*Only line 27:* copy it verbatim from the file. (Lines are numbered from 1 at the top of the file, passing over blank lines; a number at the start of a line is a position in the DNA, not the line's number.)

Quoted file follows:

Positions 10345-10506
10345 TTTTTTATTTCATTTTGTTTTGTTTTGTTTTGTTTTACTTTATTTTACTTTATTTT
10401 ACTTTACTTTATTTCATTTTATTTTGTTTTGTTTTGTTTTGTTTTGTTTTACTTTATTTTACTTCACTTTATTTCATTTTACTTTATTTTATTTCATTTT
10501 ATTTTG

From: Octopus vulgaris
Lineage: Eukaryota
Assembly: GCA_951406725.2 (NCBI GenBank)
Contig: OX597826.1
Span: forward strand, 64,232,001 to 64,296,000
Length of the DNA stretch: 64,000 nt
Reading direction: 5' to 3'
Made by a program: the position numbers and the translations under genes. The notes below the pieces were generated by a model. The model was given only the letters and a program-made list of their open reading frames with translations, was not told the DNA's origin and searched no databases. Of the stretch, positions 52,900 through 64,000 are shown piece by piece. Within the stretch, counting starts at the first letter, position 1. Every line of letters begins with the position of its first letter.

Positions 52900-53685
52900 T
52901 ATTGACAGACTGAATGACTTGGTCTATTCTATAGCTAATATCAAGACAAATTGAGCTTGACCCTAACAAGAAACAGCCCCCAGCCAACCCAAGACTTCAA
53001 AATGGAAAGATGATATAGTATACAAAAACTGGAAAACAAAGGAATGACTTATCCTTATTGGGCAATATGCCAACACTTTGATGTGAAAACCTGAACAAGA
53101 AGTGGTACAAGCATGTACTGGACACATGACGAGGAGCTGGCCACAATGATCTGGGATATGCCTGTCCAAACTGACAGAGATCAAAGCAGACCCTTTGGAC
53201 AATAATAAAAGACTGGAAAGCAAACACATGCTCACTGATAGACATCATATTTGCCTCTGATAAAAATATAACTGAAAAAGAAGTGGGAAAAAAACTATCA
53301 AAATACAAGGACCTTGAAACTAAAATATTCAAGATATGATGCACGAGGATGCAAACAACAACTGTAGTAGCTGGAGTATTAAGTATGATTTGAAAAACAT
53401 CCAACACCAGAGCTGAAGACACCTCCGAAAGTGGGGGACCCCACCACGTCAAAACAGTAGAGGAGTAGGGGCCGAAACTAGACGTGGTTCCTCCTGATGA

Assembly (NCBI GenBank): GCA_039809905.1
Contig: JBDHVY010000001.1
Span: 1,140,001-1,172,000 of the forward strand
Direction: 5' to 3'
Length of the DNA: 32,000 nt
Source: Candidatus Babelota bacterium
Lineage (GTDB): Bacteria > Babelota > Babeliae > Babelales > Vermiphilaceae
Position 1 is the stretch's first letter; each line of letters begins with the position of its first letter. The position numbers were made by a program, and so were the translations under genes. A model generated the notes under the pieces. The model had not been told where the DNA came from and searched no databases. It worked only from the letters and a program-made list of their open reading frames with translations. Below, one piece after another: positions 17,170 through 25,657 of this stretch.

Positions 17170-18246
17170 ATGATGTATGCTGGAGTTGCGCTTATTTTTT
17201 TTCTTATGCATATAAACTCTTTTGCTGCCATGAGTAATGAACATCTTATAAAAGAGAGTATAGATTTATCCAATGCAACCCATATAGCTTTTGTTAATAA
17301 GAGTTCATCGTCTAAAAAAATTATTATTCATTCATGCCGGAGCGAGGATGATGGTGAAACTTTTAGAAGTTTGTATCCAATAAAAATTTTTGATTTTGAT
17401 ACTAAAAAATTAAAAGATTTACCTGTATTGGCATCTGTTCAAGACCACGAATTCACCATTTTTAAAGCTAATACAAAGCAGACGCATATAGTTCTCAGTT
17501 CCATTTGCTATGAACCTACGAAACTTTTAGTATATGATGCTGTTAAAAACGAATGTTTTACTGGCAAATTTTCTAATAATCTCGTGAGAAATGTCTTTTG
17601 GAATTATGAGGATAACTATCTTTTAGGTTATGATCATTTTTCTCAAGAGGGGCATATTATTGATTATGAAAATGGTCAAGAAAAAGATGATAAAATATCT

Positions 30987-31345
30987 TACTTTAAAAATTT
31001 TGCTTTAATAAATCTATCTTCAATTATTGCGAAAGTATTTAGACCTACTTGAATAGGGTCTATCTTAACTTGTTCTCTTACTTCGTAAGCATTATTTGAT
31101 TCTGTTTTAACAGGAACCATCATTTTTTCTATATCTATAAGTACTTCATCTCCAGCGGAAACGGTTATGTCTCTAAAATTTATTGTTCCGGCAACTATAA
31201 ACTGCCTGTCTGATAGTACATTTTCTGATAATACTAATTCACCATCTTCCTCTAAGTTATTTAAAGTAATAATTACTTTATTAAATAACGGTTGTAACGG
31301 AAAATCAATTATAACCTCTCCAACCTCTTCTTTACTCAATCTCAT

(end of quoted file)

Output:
Lineage (GTDB): Bacteria > Babelota > Babeliae > Babelales > Vermiphilaceae